Table Of Contents

- Manual
- Getting Started
- Starting the Program
- Retrieving Data
- Manipulating Data
- The Variable List
- The Variable List Menu
- Filter Observations/Selecting
- Add New Variables
- Delete Variables
- Edit Metadata
- Set Replicate Weights
- New Variable Reserve
- Edit Value Labels
- Dummy Code Categorical Variable
- Collapse Categories of Categorical Variable
- Set Missing Values
- The Expression Evaluator

- Saving and Re-running Actions

- Sampling
- Procedures
- Measurement Models
- MML Models for Test Data
- Other Available Procedures

- Graphics
- Tools
- Estimation Methods
- Optimization Techniques
- Variance Estimation

- Post-hoc Procedures
- More user input instructions
- The User Interface
- Input Instructions
- Options
- Output Precision

- Glossary of Terms and Symbols

- Getting Started

Generalized Multinomial Logit

Multinomial logit is a *discrete choice* model. In econometrics, it is often used to model the choice among mutually exclusive alternatives. The choice among alternatives is modeled as a function of some independent variables. The multinomial logit model builds in the assumption that the choice between any pair of alternatives is independent of the availability of other alternatives. This can be a substantial limitations if the choices really are not independent.

The variant of multinomial logit in *AM* can be used to model influences on the precision of choices, as well as the choices themselves. For example, a political scientist may want to model vote choice as a function of attitudes. In this example, you might expect a greater effect of attitudes on vote choice among the best informed voters. The generalized multinomial logit model in *AM* allows you to model the influences on choices as well as influences on the degree of uncertainty in those choices.

While there are many ways to motivate the multinomial logit model, perhaps the best known is the random utility model. In this model, each individual's *utility* for each choice is a function of systematic influences and some random influences. Individual *i*'s utility from choice *j* can be specified as Individual *i* chooses option *j* if .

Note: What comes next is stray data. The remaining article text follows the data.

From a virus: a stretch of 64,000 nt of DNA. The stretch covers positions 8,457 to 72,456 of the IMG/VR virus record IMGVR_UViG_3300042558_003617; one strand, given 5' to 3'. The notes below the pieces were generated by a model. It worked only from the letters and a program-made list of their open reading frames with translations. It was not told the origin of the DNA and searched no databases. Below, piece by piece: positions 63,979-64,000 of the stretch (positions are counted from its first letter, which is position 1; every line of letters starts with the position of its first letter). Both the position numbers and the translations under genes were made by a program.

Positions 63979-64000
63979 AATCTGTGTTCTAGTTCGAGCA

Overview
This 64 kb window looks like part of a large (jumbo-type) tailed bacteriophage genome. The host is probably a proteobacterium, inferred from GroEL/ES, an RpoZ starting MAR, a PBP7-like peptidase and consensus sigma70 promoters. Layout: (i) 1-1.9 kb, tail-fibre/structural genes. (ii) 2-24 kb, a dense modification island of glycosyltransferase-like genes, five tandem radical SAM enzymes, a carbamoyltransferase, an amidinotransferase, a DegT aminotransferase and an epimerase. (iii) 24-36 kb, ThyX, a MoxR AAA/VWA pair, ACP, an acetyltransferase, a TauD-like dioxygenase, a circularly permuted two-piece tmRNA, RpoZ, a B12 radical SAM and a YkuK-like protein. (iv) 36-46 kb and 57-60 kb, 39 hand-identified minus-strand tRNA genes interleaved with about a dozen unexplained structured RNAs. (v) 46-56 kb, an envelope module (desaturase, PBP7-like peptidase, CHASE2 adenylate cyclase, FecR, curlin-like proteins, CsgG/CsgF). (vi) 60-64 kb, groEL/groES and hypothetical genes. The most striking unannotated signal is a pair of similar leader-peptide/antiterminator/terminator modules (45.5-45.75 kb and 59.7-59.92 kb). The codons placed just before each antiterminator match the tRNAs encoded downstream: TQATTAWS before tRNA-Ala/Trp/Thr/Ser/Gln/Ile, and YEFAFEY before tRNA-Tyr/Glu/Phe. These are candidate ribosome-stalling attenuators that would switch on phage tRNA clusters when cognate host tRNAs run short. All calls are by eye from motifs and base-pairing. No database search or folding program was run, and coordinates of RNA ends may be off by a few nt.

McFadden (1973) has shown that if *v* is distributed with a type 1 extreme value distribution, with , the multinomial logit model results.

The generalized variant in *AM *specifies If no variables are specified, or (in the limit) if the specified variables have no effect on precision, The exponential specification here is, in part, a computational convenience, designed to offer a smooth curve with lower asymptote of zero.

The probability of individual *i* selecting option 2 over option 1 is given by

)=

Defining , υ is distributed according to a logistic distribution, which has a mean of zero and a standard deviation of

The probability of individual *i* choosing option *j* is given by

The likelihood function for the model is given by

L= where

The first derivatives of the log likelihood are necessary for estimation. Those derivatives are given by

and

.

While the second derivatives are not too complicated, the model may be estimated using the score product matrix in place of the information matrix, which is fast and accurate.

Like the standard multinomial logit model, this model has an indeterminacy of scale, which is addressed without loss of generality by specifying . The usual interpretation of the coefficients as the linear effect on the log-odds ratio can only be applied for a fixed value of *z*.

Converted by

Maddala, G. S. (1983) *Limited Dependent and Qualitative Variables in Econometrics* Cambridge: Cambridge University Press.

McFadden, D. (1973) "Conditional logit analysis of qualitative choice behavior," in P. Zarembka, ed., *Frontiers in Econometrics*, New York: Academic Press.

To run the generalized multinomial logit model left-click on the **Statistics** menu and select "Basic Statistics| Multinomial Logit." The following dialogue box will open:

Specify the independent variable and the dependent variables . This variant of the multinomial logit model allows you to model the precision of the predictions as well as the predictions themselves. If your model includes such specifications, add the variables that predict the precision of the predictions to the "variance predictors" box. Note that the variance predictors never include a constant term.

As explained in the "Details" page, the variance is specifed as in an exponential form. If you prefer a linear form, include the log of your variable, rather than the variable itself. This requires that your variable only take on positive values.

You may also select the desired output format.

Click the *OK* button to begin the analysis. Once the analysis is completed, you may perform a t-tests and other post-hoc procedures on the results.